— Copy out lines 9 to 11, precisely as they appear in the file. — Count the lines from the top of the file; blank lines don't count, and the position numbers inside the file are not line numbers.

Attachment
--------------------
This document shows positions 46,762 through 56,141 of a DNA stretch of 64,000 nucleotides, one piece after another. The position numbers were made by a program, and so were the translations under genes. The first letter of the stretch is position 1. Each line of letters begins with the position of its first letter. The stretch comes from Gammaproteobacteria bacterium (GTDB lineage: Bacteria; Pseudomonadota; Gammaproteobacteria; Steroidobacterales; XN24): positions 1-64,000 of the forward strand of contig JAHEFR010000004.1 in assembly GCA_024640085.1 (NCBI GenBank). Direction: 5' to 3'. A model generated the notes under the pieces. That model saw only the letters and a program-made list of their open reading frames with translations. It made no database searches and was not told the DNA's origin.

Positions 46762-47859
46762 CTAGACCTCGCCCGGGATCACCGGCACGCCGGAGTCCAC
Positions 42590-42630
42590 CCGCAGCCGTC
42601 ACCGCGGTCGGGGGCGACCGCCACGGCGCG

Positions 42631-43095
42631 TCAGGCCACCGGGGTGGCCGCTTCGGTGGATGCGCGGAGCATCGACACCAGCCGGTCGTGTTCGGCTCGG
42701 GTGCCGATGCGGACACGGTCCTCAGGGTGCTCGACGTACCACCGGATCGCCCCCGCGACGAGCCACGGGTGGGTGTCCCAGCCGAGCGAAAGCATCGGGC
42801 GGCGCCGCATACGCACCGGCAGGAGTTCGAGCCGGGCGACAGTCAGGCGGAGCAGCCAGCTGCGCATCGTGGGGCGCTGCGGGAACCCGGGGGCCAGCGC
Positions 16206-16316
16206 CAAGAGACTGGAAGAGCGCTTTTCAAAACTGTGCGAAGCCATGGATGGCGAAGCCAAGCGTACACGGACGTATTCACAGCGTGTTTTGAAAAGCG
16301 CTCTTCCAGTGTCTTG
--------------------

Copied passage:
42701 GTGCCGATGCGGACACGGTCCTCAGGGTGCTCGACGTACCACCGGATCGCCCCCGCGACGAGCCACGGGTGGGTGTCCCAGCCGAGCGAAAGCATCGGGC
42801 GGCGCCGCATACGCACCGGCAGGAGTTCGAGCCGGGCGACAGTCAGGCGGAGCAGCCAGCTGCGCATCGTGGGGCGCTGCGGGAACCCGGGGGCCAGCGC
Positions 16206-16316